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Unit functionality tested with inspections

13 Oct 2013 | Lance Cpl. Paul S. Martinez

Units throughout the Marine Corps must operate with functionality which keeps them mission capable at all times. Headquarters Marine Corps implements the Commanding General’s Inspection Program to ensure that units are ran properly and deemed mission capable.

The purpose of the CGIP is to assess, assist and enhance the ability of the unit to prepare for and perform its assigned mission through a centralized inspection program every two years. The success of the program relies on fostering an environment of trust and confidence among Marines and one in which the commanding officer’s authority is respected and upheld.

“These inspections are all about seeing that units are upholding the Commandant’s goal of mission readiness,” said Gunnery Sgt. Sheldon D. Watts, assistant security manager, 1st Marine Division.

According to Watts, there are three major responsibilities he inspects for every unit. Information personnel systems, casualty affairs and privacy acts are high priorities on his checklist.

“I make sure commands uphold their responsibilities and information security programs,” Watts said. “All units must maintain accurate background checks, ensure classified material stays classified, and see that there are no breaches in operational security.”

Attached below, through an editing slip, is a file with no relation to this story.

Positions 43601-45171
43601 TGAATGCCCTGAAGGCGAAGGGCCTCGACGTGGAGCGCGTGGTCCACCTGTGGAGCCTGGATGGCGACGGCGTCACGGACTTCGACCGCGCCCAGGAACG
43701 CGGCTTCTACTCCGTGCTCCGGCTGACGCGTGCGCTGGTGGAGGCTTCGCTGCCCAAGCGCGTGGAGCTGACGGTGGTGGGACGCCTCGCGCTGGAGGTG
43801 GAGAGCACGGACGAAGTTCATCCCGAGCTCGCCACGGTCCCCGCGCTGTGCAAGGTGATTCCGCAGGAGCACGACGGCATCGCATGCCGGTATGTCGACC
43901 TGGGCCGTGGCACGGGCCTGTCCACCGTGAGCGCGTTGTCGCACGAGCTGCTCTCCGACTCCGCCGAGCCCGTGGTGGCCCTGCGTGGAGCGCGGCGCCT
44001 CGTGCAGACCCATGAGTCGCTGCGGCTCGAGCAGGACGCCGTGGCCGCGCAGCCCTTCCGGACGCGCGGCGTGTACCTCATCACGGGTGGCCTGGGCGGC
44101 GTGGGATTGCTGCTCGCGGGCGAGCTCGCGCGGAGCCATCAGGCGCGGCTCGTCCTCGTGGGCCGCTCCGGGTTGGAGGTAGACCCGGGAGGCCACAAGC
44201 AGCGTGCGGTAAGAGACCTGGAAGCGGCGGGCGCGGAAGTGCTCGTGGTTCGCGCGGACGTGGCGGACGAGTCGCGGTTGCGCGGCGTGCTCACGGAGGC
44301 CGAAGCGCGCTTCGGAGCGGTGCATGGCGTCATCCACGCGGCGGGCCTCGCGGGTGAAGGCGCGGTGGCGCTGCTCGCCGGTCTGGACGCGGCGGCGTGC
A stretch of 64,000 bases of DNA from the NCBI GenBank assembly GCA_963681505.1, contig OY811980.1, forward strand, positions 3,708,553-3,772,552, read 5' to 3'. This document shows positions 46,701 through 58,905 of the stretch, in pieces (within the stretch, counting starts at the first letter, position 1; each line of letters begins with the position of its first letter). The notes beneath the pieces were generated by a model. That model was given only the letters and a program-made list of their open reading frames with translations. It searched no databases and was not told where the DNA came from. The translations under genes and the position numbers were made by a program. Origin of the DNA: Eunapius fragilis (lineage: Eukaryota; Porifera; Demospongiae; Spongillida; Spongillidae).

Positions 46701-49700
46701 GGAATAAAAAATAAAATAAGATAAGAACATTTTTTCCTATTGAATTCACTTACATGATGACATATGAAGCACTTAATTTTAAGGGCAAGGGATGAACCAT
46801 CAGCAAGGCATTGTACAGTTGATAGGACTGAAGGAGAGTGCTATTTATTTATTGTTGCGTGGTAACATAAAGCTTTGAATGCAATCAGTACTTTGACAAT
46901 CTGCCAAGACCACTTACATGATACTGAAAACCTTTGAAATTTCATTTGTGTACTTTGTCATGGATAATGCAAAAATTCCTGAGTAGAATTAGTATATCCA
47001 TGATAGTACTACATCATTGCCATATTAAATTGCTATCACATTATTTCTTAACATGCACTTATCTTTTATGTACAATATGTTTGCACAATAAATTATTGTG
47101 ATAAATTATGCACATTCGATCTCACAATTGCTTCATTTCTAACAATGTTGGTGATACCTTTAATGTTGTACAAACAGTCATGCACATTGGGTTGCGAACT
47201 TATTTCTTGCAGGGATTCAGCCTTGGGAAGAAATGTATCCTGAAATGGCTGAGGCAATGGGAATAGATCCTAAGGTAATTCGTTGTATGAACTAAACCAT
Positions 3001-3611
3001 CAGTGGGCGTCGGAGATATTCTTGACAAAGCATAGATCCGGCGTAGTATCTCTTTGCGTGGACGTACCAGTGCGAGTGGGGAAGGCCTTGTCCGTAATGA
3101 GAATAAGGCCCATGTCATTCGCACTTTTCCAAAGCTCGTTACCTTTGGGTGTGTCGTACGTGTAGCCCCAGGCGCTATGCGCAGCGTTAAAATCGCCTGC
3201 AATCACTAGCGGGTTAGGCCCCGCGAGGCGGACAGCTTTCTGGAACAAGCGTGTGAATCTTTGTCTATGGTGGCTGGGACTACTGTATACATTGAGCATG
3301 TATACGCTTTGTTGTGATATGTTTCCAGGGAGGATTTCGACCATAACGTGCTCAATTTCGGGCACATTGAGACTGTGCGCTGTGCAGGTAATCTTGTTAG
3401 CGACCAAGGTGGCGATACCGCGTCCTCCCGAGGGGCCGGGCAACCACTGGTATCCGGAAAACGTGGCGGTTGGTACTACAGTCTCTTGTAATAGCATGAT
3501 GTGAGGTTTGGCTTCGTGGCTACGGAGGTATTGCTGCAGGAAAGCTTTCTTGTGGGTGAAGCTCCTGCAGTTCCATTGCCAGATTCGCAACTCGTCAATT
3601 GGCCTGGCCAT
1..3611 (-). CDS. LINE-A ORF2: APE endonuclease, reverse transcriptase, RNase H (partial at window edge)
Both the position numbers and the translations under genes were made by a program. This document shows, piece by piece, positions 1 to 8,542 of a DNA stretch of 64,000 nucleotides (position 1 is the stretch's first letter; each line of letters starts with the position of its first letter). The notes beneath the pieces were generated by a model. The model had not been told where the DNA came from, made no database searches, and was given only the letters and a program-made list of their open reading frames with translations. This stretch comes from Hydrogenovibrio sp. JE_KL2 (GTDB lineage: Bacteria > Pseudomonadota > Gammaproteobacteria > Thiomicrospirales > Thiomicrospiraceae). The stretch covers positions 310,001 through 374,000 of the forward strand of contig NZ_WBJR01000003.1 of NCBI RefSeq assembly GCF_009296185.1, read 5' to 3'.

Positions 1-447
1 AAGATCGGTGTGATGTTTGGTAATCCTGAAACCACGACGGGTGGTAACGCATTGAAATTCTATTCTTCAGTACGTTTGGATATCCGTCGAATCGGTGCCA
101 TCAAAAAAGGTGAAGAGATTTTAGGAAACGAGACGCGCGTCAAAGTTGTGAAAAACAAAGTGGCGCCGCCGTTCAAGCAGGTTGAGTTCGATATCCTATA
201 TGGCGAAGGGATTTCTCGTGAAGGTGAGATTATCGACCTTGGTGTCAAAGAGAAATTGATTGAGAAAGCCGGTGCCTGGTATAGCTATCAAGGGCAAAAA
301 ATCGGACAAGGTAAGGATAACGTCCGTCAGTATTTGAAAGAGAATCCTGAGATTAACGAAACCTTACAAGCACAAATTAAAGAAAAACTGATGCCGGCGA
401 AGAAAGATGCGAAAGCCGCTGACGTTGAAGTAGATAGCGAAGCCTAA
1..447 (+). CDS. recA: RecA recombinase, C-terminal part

All Marines within a unit are valuable to operations, and must be treated as such. Marines that are ill or wounded must be rendered appropriate care, and private information that includes financial or personal matters must be protected, according to Watts.

Aboard the Combat Center, Capt. Phillip Tate, adjutant, 1st Tank Battalion, underwent an inspection to ensure his unit was up to par with their expectations.

“The administration section is responsible for 22 functional areas,” Tate said. “For our inspection, we were found to be 100% mission capable, with 84% of our areas having no findings or discrepancies, and noteworthy comments made about our Marines.”

The five-day inspection consisted of inspectors providing an overview of what they would be looking for, and getting straight to their checklists to see for themselves how efficiently the shop was run.

The inspections also serve as positive learning experiences for the Marines who run a unit. It also recognizes excellence and identifies causes of problems which may be beyond the capability of the commanding officer to solve.

“The entire program is a learning experience,” Tate said. “Inspectors always give feedback and recommendations because they have worked in these functional areas before.”

The results of Commanding General Inspections go to the commanding general of that division. Areas of excellence are noted, while any findings and discrepancies are directed to the unit with guidance on how to rectify them.

There are more than 100 functional-area checklists to represent the different areas of operation within the units that Marines all over the Corps maintain.

With the CGIP conducting routine inspections, Marine units are afforded yet another training tool to ensure mission readiness.

A full list of functional-area checklists can be found at http://www.hqmc.marines.mil/.



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